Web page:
Movie Review: The Lookout (2007)

The Lookout (2007)

Starring: Joseph Gordon-Levitt, Jeff Daniels, Matthew Goode, Isla Fisher, Carla Gugino, Bruce McGill, Alberta Watson, Alex Borstein

Directed by: Scott Frank

With The Lookout, Scott Frank (whose writing credits include the screenplays for Out of Sight and Get Shorty) makes his directorial debut with familiar material. Like those other films, The Lookout is a genre exercise, a heist movie exhibiting many of the well worn clich�s of the genre. This time out it has the distinction of being a cross between Memento and Brick, with the result being a solid but unoriginal thriller, highlighted by some strong performances that allow it to be better than it probably should have been.

As a result of a car accident that he caused, Chris Pratt (Joseph Gordon-Levitt) has a mental disorder that effects his short-term memory and impulse control. He goes from privileged, high school star athlete lifestyle to working as an night janitor for a small farmer’s bank in Kansas City, living with his blind friend Lewis (Jeff Daniels) that he met in recovery. Frustrated by his meagre life, Chris becomes an easy mark for Gary Spargo (Matthew Goode) who befriends Pratt with the help of Luvlee (Isla Fisher) in order to convince Chris to assist Gary in robbing the bank.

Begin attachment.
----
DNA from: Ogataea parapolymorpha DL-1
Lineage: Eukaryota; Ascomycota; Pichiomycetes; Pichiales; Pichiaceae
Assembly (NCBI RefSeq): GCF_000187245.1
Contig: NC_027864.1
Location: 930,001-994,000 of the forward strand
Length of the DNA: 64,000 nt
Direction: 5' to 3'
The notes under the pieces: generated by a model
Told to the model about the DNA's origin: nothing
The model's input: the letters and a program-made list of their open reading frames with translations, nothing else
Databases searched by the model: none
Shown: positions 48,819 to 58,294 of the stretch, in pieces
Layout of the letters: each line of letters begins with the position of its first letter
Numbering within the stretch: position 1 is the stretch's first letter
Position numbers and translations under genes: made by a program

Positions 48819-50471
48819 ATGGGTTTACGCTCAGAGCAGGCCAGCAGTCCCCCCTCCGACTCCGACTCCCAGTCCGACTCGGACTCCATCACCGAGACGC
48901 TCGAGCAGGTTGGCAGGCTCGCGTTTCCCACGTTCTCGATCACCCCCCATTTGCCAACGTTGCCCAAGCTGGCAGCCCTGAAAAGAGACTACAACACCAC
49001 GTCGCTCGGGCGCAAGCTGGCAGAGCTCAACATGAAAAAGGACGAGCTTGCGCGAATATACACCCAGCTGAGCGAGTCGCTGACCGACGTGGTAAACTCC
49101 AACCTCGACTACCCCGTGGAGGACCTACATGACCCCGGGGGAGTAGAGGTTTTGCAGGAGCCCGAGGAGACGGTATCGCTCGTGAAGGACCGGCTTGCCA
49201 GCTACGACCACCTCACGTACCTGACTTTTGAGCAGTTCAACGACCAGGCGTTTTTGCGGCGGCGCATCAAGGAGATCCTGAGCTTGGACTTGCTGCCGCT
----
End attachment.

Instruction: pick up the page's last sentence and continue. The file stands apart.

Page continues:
So, yes, the short-term memory thing is very reminiscent of Memento, with Pratt having to write things down so he can remember them and a lot of scenes presented in reverse order, filling us in on the details Chris is forgetting. The bank robbery scheme is also fairly familiar from many other movies in the genre. Where this movie sets itself apart is in the early stages, which serves as an effective character study on Chris Pratt, with Gordon-Levitt making him an interesting and sympathetic character. Gordon-Levitt is truly one of the best young actors working today, and the best reason to check this movie out.

The rest of the cast fill out the movie ably, with Goode flashing some sinister charisma and Daniels in wry hippy mode. Together, they make this brisk genre affair well worth watching, even if its lack of originality make it a little less than memorable.


Related Reviews:
Brick (2006)
Confidence (2003)
Inside Man (2006)

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